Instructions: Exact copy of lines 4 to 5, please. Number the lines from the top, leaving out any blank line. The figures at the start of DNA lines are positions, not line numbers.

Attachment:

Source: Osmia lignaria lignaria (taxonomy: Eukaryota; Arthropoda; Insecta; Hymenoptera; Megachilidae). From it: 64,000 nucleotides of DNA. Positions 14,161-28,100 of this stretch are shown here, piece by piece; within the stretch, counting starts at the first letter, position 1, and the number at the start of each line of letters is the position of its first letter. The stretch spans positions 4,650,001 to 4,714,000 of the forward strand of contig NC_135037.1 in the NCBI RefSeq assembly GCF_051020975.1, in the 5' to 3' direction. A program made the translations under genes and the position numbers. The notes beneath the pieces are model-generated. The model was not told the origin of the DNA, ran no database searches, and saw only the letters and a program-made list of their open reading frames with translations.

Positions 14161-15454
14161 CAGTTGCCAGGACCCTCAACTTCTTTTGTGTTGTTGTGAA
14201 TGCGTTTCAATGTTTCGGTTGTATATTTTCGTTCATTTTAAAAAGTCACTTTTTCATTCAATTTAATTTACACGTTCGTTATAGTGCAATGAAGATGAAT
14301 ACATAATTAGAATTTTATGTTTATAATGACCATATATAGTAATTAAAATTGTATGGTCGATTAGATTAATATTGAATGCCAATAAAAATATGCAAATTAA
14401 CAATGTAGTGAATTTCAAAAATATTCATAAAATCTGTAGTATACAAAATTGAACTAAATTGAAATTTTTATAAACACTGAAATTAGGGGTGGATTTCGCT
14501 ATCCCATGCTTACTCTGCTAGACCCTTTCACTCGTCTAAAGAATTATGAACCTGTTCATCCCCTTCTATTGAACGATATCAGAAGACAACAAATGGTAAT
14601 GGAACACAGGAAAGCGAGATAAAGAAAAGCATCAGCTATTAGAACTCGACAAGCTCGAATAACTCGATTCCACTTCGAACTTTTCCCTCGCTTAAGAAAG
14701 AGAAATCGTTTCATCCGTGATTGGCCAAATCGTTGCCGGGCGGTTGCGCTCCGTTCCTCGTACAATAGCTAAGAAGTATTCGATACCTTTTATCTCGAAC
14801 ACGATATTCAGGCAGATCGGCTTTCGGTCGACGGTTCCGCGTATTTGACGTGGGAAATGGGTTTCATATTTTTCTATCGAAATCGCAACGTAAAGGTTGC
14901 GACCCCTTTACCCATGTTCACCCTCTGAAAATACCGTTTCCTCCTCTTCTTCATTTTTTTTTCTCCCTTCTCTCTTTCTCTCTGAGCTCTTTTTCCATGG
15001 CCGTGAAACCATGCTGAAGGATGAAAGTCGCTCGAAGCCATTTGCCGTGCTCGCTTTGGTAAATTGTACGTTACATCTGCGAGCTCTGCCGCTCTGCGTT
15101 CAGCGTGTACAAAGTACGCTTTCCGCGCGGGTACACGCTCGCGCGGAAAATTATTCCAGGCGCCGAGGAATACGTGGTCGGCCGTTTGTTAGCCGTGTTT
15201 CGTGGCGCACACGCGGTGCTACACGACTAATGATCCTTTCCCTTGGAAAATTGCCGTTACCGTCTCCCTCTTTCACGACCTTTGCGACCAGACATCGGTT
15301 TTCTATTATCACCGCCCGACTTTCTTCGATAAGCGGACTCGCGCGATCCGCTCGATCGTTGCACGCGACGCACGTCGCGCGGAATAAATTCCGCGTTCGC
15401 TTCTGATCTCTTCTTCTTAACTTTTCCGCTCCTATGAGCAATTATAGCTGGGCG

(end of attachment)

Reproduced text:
14201 TGCGTTTCAATGTTTCGGTTGTATATTTTCGTTCATTTTAAAAAGTCACTTTTTCATTCAATTTAATTTACACGTTCGTTATAGTGCAATGAAGATGAAT
14301 ACATAATTAGAATTTTATGTTTATAATGACCATATATAGTAATTAAAATTGTATGGTCGATTAGATTAATATTGAATGCCAATAAAAATATGCAAATTAA